► We identified, for the first time, an MEG signature of a human prediction error. ► The waveform resembled the Feedback-Related Negativity (FRN) signal in EEG. ► MEG effects of probability and valence were emerged before the prediction error signals, 200 ms after the outcome. ► The EEG data revealed classic FRN which was modulated by probability.
Decision-making; Prediction error; Reward; MEG; Feedback-related negativity; Error-related negativity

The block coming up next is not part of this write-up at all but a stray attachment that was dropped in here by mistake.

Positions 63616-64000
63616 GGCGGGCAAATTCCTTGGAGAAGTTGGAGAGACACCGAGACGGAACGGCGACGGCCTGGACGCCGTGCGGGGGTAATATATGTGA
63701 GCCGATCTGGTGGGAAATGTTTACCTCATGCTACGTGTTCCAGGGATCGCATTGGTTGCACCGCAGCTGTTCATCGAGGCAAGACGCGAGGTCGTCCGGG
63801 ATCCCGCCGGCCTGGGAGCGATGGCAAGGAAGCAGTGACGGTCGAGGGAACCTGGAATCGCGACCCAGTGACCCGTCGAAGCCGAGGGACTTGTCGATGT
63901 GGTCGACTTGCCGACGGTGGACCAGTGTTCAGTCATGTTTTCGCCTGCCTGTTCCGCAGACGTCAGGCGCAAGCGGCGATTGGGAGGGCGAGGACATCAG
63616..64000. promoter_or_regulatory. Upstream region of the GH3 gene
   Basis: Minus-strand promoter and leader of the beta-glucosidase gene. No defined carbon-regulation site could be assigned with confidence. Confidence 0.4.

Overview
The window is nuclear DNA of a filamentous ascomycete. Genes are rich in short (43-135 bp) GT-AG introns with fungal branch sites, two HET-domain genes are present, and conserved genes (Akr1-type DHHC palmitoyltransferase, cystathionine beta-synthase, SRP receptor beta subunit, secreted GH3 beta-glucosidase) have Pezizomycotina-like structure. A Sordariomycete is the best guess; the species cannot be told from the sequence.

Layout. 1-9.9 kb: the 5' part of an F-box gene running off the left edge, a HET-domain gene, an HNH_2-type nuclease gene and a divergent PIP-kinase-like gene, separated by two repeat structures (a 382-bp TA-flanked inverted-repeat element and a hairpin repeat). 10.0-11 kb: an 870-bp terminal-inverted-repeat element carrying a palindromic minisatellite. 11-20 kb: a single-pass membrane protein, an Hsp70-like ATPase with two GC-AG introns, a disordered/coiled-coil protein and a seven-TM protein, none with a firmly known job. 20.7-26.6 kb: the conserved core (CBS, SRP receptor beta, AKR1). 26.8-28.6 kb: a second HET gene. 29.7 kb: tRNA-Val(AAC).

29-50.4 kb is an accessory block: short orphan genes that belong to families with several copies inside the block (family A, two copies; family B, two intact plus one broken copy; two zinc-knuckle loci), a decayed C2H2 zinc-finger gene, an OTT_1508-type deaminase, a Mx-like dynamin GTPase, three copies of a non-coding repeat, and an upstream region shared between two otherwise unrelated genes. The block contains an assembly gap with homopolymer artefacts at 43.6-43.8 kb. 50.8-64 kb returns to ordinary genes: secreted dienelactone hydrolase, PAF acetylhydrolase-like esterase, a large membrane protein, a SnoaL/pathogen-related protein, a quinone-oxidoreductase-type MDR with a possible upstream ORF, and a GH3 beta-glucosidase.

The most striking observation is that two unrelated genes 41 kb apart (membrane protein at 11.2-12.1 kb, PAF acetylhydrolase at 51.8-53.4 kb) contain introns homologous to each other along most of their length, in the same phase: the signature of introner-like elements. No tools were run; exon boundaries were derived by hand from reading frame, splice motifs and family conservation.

Cortico-basal ganglia-thalamocortical circuits are severely disrupted by the dopamine depletion of Parkinson's disease (PD), leading to pathologically exaggerated beta oscillations. Abnormal rhythms, found in several circuit nodes are correlated with movement impairments but their neural basis remains unclear. Here, we used dynamic causal modelling (DCM) and the 6-hydroxydopamine-lesioned rat model of PD to examine the effective connectivity underlying these spectral abnormalities. We acquired auto-spectral and cross-spectral measures of beta oscillations (10–35 Hz) from local field potential recordings made simultaneously in the frontal cortex, striatum, external globus pallidus (GPe) and subthalamic nucleus (STN), and used these data to optimise neurobiologically plausible models. Chronic dopamine depletion reorganised the cortico-basal ganglia-thalamocortical circuit, with increased effective connectivity in the pathway from cortex to STN and decreased connectivity from STN to GPe. Moreover, a contribution analysis of the Parkinsonian circuit distinguished between pathogenic and compensatory processes and revealed how effective connectivity along the indirect pathway acquired a strategic importance that underpins beta oscillations. In modelling excessive beta synchrony in PD, these findings provide a novel perspective on how altered connectivity in basal ganglia-thalamocortical circuits reflects a balance between pathogenesis and compensation, and predicts potential new therapeutic targets to overcome dysfunctional oscillations.